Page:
2: No. 1, January 2005
FROM THE EDITOR IN CHIEF
Extending Our Reach
Lynne S. Wilcox, MD, MPH
Suggested citation for this article: Wilcox LS. Extending our reach.
Prev Chronic Dis [serial online] 2005 Jan [date cited].
Available from: URL:
With this issue, Preventing Chronic Disease (PCD) begins its
second year of publication. The expertise and enthusiasm of our authors,
editors, reviewers, and board members enabled PCD to provide our readers
with a unique view of public health and chronic disease in 2004:
- Peer-reviewed articles of original research, community case studies,
literature reviews, and special topics in public health.
- Guest editorials and commentaries by recognized authorities such as
Leonard Syme of the University of California, Berkeley; George Hardy, Jr, of
the Association of State and Territorial Health Officials; David Katz of Yale
University; Adrian Bauman of Sydney University; and Jane Fountain of Harvard
- Educational information for professionals on public health law, social
marketing, consortia development, and geographic information systems.
- Information for community advocates on community-based participatory
research, conference and media campaigns, and community cancer programs.
- Original art and multimedia presentations related to the populations of
Since we published our first issue, PCD has received more than 9000
subscriptions and more than 1.9 million Web site hits. Additionally, the journal has been
accepted for indexing in PubMed/Medline, the Directory of Open Access Journals (DOAJ),
and the Cumulative Index to Nursing and
Allied Health Literature (CINAHL) and will provide all articles to the PubMed
Central open access catalog. But beyond these numbers, PCD
demonstrated that it is possible to create an online journal that achieves its
original goals: to establish dialogue between researchers and practitioners; to
explore new concepts in chronic disease prevention; and to emphasize
multidisciplinary, multisectorial approaches to public health.
We begin our second year by extending PCD’s multimedia capacity and
offering selected articles in Spanish. We thank Dr. Barbara Bowman of the National Center for Chronic Disease
Prevention and Health Promotion, Centers for Disease Control and Prevention, for
serving as guest editor for this issue, which features articles that address the
public health challenges of diabetes along the border of Mexico and the United
States. We have provided Spanish and English
translations for selected border health articles and editorials as
well as for all border health abstracts. We look forward to hearing from our readers on the
usefulness of selected translations.
The border region along the Rio Grande (Rio Bravo) has its own culture, distinct from other communities in either country.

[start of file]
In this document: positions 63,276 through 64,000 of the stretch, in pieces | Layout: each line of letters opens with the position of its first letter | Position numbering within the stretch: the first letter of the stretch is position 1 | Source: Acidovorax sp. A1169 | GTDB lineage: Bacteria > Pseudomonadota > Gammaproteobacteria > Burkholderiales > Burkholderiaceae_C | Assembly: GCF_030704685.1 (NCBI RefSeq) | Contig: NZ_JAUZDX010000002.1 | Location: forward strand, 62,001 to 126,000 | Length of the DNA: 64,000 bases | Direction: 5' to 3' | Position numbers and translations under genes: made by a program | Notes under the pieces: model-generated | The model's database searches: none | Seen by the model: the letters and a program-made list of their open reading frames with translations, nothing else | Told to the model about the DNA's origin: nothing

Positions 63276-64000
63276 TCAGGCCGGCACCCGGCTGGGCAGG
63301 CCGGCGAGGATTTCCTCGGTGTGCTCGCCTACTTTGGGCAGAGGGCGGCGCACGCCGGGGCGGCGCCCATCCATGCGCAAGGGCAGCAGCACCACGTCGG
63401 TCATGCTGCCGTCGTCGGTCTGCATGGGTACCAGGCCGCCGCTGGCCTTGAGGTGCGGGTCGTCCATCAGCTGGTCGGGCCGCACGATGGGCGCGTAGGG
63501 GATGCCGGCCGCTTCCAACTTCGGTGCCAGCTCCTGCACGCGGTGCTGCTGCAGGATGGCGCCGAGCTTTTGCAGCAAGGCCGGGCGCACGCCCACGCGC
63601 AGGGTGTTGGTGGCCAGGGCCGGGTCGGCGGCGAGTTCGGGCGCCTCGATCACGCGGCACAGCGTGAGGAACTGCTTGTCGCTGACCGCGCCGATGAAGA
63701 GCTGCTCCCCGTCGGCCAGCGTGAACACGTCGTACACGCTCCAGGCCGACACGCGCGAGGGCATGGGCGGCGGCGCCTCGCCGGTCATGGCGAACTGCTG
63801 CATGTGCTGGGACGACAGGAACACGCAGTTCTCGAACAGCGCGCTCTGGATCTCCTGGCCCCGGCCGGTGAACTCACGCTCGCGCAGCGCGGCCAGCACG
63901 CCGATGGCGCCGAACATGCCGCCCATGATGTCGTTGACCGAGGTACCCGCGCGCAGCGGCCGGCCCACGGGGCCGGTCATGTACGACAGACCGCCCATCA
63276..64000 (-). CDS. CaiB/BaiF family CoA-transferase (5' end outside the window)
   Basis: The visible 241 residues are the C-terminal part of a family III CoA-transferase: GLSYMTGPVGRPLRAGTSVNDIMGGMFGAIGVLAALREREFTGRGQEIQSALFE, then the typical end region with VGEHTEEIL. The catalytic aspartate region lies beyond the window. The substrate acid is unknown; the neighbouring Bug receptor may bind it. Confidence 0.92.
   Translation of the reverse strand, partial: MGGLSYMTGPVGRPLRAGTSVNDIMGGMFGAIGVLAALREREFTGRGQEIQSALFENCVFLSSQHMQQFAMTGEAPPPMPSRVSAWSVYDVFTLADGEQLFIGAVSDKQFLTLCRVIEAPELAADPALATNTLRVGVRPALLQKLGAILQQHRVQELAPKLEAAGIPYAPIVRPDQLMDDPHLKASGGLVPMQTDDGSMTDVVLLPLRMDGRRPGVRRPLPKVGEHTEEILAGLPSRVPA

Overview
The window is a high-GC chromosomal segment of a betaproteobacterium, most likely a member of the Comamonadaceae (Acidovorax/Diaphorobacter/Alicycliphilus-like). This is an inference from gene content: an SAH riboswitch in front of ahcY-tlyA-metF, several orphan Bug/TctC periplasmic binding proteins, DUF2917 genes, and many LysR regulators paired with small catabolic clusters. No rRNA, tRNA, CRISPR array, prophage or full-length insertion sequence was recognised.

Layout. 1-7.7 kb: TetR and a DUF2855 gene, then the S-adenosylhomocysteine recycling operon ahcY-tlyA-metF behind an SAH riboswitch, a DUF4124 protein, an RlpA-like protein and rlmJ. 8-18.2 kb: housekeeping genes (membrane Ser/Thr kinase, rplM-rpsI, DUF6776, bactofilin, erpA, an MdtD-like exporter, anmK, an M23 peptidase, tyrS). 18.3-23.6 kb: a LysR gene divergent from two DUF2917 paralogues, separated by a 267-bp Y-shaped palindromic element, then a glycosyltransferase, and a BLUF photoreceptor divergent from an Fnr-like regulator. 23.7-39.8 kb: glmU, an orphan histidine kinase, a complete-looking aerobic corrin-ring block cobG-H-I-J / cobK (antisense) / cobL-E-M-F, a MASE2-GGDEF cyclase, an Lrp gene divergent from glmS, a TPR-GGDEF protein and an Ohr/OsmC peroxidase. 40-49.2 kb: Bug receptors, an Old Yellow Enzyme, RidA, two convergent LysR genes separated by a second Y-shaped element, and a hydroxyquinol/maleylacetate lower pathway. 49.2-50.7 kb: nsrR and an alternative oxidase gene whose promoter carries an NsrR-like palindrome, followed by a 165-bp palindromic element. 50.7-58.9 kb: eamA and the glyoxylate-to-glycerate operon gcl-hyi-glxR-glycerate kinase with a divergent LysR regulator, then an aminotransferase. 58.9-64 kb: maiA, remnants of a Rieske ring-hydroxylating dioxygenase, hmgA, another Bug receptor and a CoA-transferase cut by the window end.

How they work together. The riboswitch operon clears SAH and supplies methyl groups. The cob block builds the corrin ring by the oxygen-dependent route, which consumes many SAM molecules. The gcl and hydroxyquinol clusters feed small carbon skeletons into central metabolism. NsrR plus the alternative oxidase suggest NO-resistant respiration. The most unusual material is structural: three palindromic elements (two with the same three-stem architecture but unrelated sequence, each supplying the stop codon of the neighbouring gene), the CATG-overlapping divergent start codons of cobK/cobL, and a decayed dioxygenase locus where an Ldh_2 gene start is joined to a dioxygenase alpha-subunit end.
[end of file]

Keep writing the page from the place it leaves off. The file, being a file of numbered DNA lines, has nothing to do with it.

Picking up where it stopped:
The food, the festivals, and the politics are all shared by the fronterizos.
Chronic disease morbidity is also shared across the border. In the communities
described in this issue, 20% of the Mexican Americans older than 39 have
diabetes. The Arizona Border Health ¡SI! program is multisectoral and designed
to encourage prevention and control of diabetes (1).
East of the communities of Border Health ¡SI!, the international
Bridge of the Americas spans the border between El Paso, Texas, and Ciudad
Juarez, Chihuahua. Each country has jurisdiction over half of the bridge, and
thousands of cars and pedestrians cross daily in both directions. Chrissie Orr,
an artist, recognized that the bridge has ambivalent character:
. . . [T]he caged walkway is a hangout for different kinds of people. . . . It is the
“between,” the “never never land”; it is the State of Suspended Animation.
While working on this project [described below] a baby was born on the
bridge. It was born to Mexican parents just past the official border marker on
the American side, making the baby girl a full-fledged American citizen. . . .
[P]eople line up at the middle of the bridge and sleep here; in the winter they
light small fires. . . . (2)
Orr worked with children on both sides of the bridge to create painted shirts
that, when hung in the pedestrian walkway, reached across the entire bridge.
This year we extend PCD’s reach to you, our readers. Thank you for your
support in establishing this journal.
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- Cohen SJ, Ingram M. Border
health strategic initiative: overview and introduction to a
community-based model for diabetes prevention and control. Prev
Chronic Dis [serial online] 2005 Jan [Accessed 2004 Dec 15].
Orr C. Bridge project [Internet]. Metamorfosis [Accessed 2004 Sep 1].
Available from: URL: http://www.metamorfosis.com/bridgeproject/ proyectframes.htm*.
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